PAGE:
When Floridians have a premarital agreement, they are doing so as a means of protection. It is important to remember that there are certain requirements to make the agreement enforceable. If these are met, then there should be an adequate justification for it to be enforced.
Still, when a couple decides to divorce, there is a chance that the person who was asked to sign a premarital agreement alleges that it is unenforceable. Knowing the law for these agreements and when it is valid is crucial to make sure it stands up to scrutiny.
When will a premarital agreement be unenforceable?
A premarital agreement can be unenforceable for several reasons. The agreement must be completed on a voluntary basis. If the person asked to sign it was not doing it of their own volition, then it could be unenforceable. Being forced to sign it through fraud would be a reason for the agreement to be nullified. Perhaps a person was under the impression that their spouse had fewer assets than they have. Or they might have been threatened into signing it.
A key to a premarital agreement is fairness. It might be categorized as unfair (unconscionable according to the law) if there was not a full disclosure of the assets and obligations; if the person did not waive their right to receive that disclosure; or they did not have or could not have had sufficient knowledge of the finances of the other party.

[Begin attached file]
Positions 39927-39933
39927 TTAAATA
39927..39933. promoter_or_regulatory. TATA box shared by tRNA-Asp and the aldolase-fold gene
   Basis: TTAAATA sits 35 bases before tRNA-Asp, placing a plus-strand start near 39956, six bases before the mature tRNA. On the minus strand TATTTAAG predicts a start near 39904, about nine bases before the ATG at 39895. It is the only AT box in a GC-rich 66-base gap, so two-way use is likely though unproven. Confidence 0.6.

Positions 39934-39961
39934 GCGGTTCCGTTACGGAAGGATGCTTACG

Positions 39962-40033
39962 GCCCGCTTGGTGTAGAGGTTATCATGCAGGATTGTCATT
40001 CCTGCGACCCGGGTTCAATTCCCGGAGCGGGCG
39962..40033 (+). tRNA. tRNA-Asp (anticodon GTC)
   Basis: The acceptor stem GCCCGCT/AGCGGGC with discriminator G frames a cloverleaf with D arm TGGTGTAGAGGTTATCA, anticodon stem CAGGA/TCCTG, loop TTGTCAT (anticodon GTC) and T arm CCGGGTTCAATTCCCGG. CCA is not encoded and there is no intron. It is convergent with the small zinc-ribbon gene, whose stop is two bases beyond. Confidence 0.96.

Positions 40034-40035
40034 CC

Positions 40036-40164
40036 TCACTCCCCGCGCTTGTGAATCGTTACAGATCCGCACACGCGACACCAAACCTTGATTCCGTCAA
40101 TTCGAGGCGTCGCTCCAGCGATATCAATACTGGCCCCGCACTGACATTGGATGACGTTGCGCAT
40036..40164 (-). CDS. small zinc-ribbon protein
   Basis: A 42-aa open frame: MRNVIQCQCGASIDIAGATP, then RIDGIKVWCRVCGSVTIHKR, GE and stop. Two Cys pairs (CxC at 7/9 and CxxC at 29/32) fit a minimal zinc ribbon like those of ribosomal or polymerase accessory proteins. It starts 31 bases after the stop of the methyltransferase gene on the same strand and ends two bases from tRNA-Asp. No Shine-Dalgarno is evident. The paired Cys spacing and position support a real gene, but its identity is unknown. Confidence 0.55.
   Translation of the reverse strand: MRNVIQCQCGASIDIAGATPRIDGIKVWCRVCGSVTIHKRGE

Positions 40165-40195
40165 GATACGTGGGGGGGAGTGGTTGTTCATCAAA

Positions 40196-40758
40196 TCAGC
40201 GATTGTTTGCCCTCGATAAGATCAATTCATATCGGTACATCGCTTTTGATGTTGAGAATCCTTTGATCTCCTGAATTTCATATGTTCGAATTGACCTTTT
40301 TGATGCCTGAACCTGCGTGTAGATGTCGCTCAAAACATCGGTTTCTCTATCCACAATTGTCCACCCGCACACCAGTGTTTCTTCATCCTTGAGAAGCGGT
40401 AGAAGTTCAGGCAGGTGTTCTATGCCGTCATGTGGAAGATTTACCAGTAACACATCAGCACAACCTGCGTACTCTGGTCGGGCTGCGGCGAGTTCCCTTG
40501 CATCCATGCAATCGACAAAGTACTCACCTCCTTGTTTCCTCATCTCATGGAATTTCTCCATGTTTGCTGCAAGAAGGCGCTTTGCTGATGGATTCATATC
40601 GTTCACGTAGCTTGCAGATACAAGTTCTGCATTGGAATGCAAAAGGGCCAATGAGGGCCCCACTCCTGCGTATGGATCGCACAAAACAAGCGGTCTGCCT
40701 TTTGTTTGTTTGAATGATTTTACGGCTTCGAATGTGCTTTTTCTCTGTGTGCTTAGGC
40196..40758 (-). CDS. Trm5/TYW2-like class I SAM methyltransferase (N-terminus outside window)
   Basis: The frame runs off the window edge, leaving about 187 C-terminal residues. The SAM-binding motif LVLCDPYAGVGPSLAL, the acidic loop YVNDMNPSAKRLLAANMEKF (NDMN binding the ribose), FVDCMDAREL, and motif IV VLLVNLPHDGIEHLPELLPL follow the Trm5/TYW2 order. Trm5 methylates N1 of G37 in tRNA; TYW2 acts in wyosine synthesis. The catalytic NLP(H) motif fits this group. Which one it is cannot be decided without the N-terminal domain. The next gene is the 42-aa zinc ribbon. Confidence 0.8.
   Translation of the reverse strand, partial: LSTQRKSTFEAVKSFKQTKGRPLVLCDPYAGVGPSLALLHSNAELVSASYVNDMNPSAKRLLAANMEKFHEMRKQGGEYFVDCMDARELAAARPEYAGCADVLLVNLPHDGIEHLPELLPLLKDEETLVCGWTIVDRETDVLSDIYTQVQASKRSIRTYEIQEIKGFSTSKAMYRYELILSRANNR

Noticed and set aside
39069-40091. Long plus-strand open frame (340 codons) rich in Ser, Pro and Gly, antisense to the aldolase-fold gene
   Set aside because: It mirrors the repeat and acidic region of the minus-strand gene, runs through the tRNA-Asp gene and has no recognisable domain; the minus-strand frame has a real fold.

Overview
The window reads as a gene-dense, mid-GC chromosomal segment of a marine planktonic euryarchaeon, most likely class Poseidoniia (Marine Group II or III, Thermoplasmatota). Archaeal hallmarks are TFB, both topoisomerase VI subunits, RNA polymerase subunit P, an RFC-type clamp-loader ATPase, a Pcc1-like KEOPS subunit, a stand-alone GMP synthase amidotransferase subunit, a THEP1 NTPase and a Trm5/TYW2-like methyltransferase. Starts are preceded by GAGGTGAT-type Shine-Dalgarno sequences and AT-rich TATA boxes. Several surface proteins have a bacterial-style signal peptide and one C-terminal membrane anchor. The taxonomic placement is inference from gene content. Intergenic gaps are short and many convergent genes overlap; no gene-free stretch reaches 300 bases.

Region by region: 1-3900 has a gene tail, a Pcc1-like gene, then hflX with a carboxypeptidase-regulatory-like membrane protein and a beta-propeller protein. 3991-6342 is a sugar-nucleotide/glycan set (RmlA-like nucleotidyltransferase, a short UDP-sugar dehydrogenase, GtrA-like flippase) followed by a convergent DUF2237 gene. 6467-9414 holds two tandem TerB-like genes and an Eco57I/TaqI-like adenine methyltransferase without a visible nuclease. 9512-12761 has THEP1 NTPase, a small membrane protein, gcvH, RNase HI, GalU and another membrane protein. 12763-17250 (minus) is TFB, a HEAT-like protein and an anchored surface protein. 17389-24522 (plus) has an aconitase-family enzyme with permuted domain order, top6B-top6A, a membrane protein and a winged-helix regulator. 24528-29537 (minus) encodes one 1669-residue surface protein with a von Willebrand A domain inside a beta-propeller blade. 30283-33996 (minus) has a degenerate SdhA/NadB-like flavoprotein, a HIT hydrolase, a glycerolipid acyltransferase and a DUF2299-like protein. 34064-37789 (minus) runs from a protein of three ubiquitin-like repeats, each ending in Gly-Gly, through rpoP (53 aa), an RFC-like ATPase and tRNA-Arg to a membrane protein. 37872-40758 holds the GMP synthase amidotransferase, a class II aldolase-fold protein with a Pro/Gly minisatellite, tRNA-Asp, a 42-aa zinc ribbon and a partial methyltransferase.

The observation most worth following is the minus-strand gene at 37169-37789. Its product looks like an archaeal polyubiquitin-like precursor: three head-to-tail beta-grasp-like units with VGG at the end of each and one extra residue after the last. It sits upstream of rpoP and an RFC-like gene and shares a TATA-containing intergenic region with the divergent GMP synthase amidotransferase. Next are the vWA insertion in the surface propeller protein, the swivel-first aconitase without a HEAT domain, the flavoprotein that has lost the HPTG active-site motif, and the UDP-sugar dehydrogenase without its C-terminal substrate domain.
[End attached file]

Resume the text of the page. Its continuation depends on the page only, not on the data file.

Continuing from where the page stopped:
Spousal support is a frequent aspect of a premarital agreement. If the document leaves the person who signed it in need of public assistance due to the lack of spousal support, then this could be enough to ignore the agreement and compel the payment of support so they are not eligible for that assistance.
For disputes over premarital agreements, having legal guidance can be key
Simply because there are claims that a premarital agreement should not be enforced does not make them true. The person accused of any of these acts must be prepared from the start that there could be an attempt to contest the agreement. The goal of a premarital agreement is to have certainty about property division, spousal support and what the future obligations – if any – are. When a person contests the agreement, gathering evidence and ensuring it stands up is important.